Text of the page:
I'm Canadian. Growing up here has given me some pretty peculiar cultural touchstones. One of those is an occasionally brilliant, mostly mediocre, sometimes seriously annoying popular sitcom – shot in Rouleau, Saskatchewan, don’t you know! – called Corner Gas.
One of the running gags in the show was when Oscar, a crusty old retiree with too much time and resentment on his hands, would complain to Davis, one of the two police officers in the town, about anything to do with any government service.
“Oscar, I’m a police officer. I don’t have any control over library policy.”
Oscar would improvise some sputtering justification for her rage, and then shout, “My taxes pay your salary!”
On the show, Oscar was usually a kind of town fool. When the show would tell us to laugh in a situation with Oscar, it was usually at the old man’s expense. But in his heart, Oscar was a radical democrat.
I've been ranting over the last couple of weeks about the concepts of radical democracy – much of it to do with reading Jacques Rancière, but also the ideas more broadly. The concept has a lot of dimensions to it, as all good philosophical concepts do, different ways to understand it and apply it.
A very important dimension of radical democracy has to do with what kinds of attitudes we should take toward our institutions. As I’ve been saying in the “Hating Democracy” series, just because you have democratic institutions like regular elections, representative government, and a free press, it doesn’t mean your society is actually democratic or free.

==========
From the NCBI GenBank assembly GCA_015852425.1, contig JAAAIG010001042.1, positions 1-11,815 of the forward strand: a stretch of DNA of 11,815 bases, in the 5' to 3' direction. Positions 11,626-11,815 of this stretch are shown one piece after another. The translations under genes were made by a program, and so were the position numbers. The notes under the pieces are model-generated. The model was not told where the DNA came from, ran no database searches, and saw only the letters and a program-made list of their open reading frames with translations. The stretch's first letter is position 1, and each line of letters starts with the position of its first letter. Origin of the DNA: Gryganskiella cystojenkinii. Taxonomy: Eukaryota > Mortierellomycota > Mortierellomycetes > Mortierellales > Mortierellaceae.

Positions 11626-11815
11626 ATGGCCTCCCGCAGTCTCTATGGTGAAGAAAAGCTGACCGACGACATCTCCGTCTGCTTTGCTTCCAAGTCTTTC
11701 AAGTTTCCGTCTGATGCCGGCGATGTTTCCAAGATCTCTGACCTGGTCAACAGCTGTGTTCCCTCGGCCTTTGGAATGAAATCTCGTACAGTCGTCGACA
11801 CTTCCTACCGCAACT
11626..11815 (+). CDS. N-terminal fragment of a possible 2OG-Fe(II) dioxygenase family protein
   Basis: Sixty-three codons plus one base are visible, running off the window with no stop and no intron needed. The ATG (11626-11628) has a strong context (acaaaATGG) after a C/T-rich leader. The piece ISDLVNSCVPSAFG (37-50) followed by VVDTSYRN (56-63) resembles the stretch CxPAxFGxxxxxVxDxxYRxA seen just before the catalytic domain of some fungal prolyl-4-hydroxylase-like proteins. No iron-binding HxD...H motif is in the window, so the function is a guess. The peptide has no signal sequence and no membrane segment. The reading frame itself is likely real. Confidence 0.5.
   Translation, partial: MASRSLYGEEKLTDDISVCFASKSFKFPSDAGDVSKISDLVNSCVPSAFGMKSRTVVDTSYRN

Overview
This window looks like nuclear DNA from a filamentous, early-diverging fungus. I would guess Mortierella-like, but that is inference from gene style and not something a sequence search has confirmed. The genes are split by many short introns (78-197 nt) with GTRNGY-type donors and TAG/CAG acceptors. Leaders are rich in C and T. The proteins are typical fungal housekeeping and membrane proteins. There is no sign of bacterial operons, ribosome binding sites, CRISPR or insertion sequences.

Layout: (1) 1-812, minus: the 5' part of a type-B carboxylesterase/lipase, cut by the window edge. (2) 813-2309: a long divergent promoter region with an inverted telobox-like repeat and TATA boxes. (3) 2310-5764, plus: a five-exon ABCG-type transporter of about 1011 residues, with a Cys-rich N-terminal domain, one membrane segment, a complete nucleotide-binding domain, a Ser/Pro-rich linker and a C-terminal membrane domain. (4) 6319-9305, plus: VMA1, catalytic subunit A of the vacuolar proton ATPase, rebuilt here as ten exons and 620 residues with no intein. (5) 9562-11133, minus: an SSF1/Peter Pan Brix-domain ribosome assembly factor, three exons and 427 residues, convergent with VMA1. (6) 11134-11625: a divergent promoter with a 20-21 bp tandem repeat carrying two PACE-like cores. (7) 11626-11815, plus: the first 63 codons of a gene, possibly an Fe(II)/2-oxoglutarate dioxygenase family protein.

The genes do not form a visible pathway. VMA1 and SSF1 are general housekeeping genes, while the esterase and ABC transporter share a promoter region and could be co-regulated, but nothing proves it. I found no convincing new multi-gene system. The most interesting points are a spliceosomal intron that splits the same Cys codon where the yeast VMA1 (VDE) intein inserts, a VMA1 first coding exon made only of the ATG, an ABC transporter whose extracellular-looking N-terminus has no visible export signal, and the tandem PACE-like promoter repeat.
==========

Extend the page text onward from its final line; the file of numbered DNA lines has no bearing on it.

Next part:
There has to be an attitude among the population that isn’t satisfied with their government and their elected leaders just because they’re basically following the rules as the institutions set them down.
But isn’t that asking too much? Considering how rarely even democratic institutions end up legitimated and stably built around the world, wouldn’t it be enough just to live in a democratically-governed state? Should we just sit back and accept that our government isn’t going to lock us in prison and our prime minister will occasionally take his shirt off in public for viral social media posts?
Now, what the hell kind of democracy is that? This is the point Rancière has made in Hatred for Democracy. The foundation of a democratic society isn’t the institutions – it’s the constant demand that our leaders know their place in society.
That place is as our servants. My taxes do pay their salaries. Our parliamentary officials are 338 people (and 105 senators, and several many thousands of government employees) who have 36 million bosses.
That’s a weird way to think about governance. The word governance doesn’t even fit the concept, because it implies that the bureaucrats who run government institutions control the activities of the millions of governed people.
|Thank you Oscar, for reminding us what freedom really is.|
Now, that’s how our governments actually run. And we need our governments to run this way to provide the services we demand from our public servants – States need public health and population information to know where to build infrastructure and provide health and welfare services.
They have this power as part of a compromise – the people demand that their governments provide services to make everyone’s lives better. The government needs to impose on people to raise the money and manage the services, and the people accept that.
But people have to constantly be on our governments’ and our leaders’ asses to make sure they live up to their end of the bargain.
When this century started, I don’t think I would have been down with this. I would have thought that democratic institutions were all we needed to be a free society. When I first heard about Rancière’s ideas, I thought they didn’t make sense. You can’t institutionalize rage.
The naïveté and blindness of youth.
The spirit of revolt isn’t meant to be institutionalized. Governments are institutions. Freedom is the spirit that keeps the government – and its members and leaders – from thinking it’s in charge.